In 2012, radical anti-government activist Grover Norquist explained what the right wing should demand from a future GOP president: "Pick a Republican with enough working digits to handle a pen. ... This is a change for Republicans: the House and Senate doing the work with the president signing bills. His job is to be captain of the team, to sign the legislation that has already been prepared."
When it comes to their far right anti-worker agenda, congressional Republicans will almost certainly adopt this strategy, and expect future President Donald TrumpDonald TrumpPerez, Ellison start multistate ‘turnaround tour’ for Dems Overnight Cybersecurity: House Intel chair says surveillance collected on Trump transition team Budowsky: Trump’s war against truth MORE to sign their "already prepared" legislation.
The extremist nature of the GOP agenda cannot be overstated. Since 2011, Republicans have launched an all-out assault on workers' rights. In state after state under Republican control, GOP lawmakers have eviscerated the right to choose a union and engage in collective bargaining, with devastating results for workers and huge political advantage for right-wing politicians.
In the past few weeks alone, Texas Republicans have promoted a bill that would require young workers to obtain parental consent before they would be allowed to join a union. Michigan Republican lawmakers attempted to enact legislation that could have imposed draconian penalties on picketing workers and made it easier to permanently replace lawfully striking employees.
So what, exactly, should we expect from GOP ideologues in D.C.?
After Republicans enacted several similar laws at the state level, it is widely anticipated that the GOP Congress will introduce a national right-to-work bill, which would weaken workers' bargaining power and lower wages for ordinary Americans.
But the GOP Congress will not stop with there. Republicans in Congress have introduced several bills that are a compendium of far-right ideas on workers' rights. They will try to prevent union participating in politics – through ludicrously mistitled "paycheck protection" measures – but advocate no restrictions whatsoever on powerful corporations or billionaires.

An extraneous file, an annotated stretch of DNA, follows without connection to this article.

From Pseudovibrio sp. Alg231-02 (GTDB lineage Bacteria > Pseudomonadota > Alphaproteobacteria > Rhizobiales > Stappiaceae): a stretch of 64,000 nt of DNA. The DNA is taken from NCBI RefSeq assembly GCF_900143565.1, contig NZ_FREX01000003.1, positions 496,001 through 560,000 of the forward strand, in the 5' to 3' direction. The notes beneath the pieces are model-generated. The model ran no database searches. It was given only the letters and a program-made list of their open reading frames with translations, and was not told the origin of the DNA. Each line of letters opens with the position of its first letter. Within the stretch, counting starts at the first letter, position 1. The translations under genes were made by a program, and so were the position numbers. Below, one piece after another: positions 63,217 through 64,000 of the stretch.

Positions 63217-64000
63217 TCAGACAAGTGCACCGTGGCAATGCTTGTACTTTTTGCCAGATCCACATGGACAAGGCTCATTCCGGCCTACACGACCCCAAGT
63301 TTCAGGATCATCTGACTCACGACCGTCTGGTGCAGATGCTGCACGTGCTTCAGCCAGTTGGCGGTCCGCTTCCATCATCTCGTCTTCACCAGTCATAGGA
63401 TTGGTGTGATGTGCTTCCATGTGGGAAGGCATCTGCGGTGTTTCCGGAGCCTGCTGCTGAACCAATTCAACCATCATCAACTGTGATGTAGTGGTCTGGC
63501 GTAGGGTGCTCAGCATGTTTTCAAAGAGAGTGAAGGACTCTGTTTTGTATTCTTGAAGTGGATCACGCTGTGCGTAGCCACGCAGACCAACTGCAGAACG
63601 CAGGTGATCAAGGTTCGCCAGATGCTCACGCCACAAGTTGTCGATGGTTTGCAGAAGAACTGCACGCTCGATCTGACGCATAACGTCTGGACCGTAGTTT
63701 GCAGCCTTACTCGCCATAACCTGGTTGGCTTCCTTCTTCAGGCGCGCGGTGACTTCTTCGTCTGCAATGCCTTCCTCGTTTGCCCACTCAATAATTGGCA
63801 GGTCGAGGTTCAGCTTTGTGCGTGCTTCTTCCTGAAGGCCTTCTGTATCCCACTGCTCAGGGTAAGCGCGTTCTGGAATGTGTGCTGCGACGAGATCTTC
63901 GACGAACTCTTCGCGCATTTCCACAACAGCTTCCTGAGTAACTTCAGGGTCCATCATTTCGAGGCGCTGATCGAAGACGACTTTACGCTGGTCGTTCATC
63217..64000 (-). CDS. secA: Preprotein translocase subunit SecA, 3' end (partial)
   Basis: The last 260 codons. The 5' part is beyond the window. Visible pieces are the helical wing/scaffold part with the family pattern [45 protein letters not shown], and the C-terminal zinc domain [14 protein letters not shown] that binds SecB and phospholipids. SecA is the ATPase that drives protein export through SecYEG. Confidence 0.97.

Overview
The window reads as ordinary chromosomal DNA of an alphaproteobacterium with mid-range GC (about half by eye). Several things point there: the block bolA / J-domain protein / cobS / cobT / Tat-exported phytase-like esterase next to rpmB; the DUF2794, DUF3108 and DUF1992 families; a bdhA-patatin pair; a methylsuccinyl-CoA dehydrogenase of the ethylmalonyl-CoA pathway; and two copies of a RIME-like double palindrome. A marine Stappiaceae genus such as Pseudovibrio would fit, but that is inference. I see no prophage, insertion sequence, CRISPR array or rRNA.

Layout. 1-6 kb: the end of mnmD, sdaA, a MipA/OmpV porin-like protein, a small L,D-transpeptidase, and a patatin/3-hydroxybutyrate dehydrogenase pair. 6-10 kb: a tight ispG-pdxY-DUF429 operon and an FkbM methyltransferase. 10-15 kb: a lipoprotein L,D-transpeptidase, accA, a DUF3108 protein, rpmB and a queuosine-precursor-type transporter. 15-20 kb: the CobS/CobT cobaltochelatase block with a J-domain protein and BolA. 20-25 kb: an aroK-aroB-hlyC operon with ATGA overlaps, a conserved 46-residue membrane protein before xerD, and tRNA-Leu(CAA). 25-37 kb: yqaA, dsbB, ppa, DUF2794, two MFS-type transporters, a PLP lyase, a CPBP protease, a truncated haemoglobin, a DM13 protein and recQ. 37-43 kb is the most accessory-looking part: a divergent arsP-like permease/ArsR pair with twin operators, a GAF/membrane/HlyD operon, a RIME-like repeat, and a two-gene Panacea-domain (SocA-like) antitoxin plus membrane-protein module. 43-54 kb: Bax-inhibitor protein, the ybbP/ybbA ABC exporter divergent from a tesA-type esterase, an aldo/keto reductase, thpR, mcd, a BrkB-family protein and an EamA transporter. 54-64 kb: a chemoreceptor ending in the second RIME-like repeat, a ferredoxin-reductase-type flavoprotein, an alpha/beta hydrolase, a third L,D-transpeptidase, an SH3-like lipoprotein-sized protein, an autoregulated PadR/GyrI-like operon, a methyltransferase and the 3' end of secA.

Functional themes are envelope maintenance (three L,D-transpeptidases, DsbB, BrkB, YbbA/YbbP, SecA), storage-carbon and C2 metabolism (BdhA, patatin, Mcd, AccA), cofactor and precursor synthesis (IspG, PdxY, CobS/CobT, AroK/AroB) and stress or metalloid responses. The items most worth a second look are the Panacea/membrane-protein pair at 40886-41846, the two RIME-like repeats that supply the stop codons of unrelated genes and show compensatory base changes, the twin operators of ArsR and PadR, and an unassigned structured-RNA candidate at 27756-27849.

They also want to ensure that the only way that workers can join a union is through company-dominated elections and would outlaw agreements whereby employers agree to remain neutral in organizing campaign.
And it gets worse. Since the election, Republican members of Congress have proposed abolishing the National Labor Relations Board, which was established in 1935. Rep. Bradley Byrne (R-Ala.) stated that "we ought to consider whether we need a board at all." The new chair of the House labor committee even questioned whether there is still a need for unions. Rep. Virginia FoxxVirginia FoxxTrump, Congress, cut these regs to make higher education great again A guide to the committees: House Repeal without replacement: A bad strategy for kids MORE (R-N.C.) stated that the labor movement has "lost its reason for being."
Republicans claim their cockamamie anti-worker ideas — all of which originate with far-right think tanks and nefarious lobbyists — would benefit individual employees.
Nothing could be further from the truth.
Their agenda would benefit only powerful corporations and the GOP’s billionaire paymasters. Individual workers, in contrast, will pay a heavy price in terms of weakened bargaining power, lower wages and even worse working conditions.
Trump has already demonstrated that he has dreadful instincts when it comes to workers' rights. He has nominated Andrew Puzder, whose fast-food empire has an appalling record of wage and hour violations, to be his secretary of Labor.
The Department of Labor found that 60 percent of his Carl's Jr. and Hardee's restaurants had at least one labor law violation. Thus, the owner of one of the worse labor law violators has been nominated to head the department that enforces the statute. To paraphrase Trump, Puzder has experience in this area, but it is bad experience.
However, the truly frightening ideas on workers' rights reside not with Trump but with the GOP Congress. Grover Norquist stated that he would accept, as Republican president, a monkey, a plate of lasagna or a potted plant. Norquist explained: "We just need a president to sign this stuff. We don't need someone to think it up or design it."
Trump has been called a "useful idiot" when it comes to advancing Russian President Vladimir Putin's foreign policy, and he could play the same role when it comes to advancing the GOP's radical anti-worker agenda. Trump will likely sign any labor bill that Republican lawmakers deliver to his desk, no matter how extreme.
Congressional Republicans have absolutely no mandate for their extremist agenda — they have repeatedly forced through anti-worker legislation in the states with no advance notice — but this will not matter. Right-wing ideologues now dominate the party on workers' rights. They have already wreaked havoc with their anti-worker agenda in several states, and next year they will turn their attention to federal legislation.
If they succeed in enacting this far-right agenda, the real losers will be working-class Americans.
John A. Logan is professor and director of Labor and Employment Studies at San Francisco State University.
The views expressed by contributors are their own and not the views of The Hill.